Perceptions of Oral Health in Appalachian Kentucky: Implications for Message Design

Matthew W. Savage, Allison M. Scott, Joanna A. Aalboe, Pamela Sparks Stein, Raynor Mullins

Research output: Contribution to journalArticlepeer-review

6 Scopus citations


We conducted three studies to investigate Appalachian college students’ perceptions and behavior concerning oral health for the purpose of identifying salient factors to consider in designing persuasive messages to promote oral health. In Study 1, we conducted seven focus groups with 67 college students at a state university in Appalachian Kentucky. Using thematic analysis, we found that students based their oral health behavior on the perception that people living in Appalachia have poor oral health and that students denied, confirmed, reframed, or fulfilled this “misconception.” In Study 2, quantitative results from a representative survey of students (N = 587) at the same university indicated that the barriers to enacting good oral health behavior were primarily logistical in nature, whereas the facilitators of good oral health behavior were largely social. In Study 3, results from dental screenings (N = 364) of students at the university demonstrated that about one in five students presented with active, visible decay. We discuss how these results inform our understanding of oral health behavior in Appalachia and the implications of these results for designing messages to promote oral health in the region.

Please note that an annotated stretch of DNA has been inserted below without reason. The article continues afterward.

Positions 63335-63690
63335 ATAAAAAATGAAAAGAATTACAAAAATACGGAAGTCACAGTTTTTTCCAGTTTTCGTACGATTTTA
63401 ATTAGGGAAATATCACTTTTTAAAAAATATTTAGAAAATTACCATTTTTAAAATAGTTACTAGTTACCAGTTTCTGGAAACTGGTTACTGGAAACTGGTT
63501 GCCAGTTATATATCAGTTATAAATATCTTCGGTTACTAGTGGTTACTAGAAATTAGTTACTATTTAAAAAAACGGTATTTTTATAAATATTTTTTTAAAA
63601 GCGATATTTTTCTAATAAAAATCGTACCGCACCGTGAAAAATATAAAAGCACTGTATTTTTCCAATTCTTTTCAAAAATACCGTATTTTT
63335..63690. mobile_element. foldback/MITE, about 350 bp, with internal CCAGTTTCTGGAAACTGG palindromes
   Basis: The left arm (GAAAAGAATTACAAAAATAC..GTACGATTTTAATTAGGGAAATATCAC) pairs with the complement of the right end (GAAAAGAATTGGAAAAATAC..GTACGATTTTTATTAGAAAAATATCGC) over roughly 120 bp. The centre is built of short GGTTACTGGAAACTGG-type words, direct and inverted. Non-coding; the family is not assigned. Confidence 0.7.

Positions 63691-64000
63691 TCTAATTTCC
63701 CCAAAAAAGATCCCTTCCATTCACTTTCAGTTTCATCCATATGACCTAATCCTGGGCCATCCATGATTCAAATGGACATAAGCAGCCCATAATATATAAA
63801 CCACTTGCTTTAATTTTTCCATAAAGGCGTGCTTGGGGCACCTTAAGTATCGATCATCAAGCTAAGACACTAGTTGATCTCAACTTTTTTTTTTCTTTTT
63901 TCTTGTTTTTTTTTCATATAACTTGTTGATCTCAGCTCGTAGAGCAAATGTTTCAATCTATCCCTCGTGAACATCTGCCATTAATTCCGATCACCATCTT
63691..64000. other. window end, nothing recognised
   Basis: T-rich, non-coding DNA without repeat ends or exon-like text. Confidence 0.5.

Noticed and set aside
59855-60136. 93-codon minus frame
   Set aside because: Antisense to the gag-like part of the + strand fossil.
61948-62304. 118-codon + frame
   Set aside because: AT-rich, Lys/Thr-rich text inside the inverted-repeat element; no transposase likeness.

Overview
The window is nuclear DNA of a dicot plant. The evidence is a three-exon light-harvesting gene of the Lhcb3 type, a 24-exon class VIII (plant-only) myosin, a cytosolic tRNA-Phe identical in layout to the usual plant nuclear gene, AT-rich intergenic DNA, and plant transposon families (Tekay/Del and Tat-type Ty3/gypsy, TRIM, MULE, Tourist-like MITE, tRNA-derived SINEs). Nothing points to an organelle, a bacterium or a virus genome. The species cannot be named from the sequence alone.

Original languageEnglish
Pages (from-to)186-195
Number of pages10
JournalHealth Communication
Issue number2
StatePublished - Feb 1 2015

Bibliographical note

Funding Information:
This research was funded through the Appalachian Rural Dental Education Partnership (ARDEP) program through the Appalachian Regional Commission. The authors appreciate the contributions of the ARDEP team from Morehead State University led by Dr. Gerald DeMoss and Dr. Brenda Wilburn. The authors also appreciate Christa Blackwell’s assistance with qualitative data analysis.

Publisher Copyright:
© Taylor & Francis Group, LLC.

ASJC Scopus subject areas

  • Health(social science)
  • Communication


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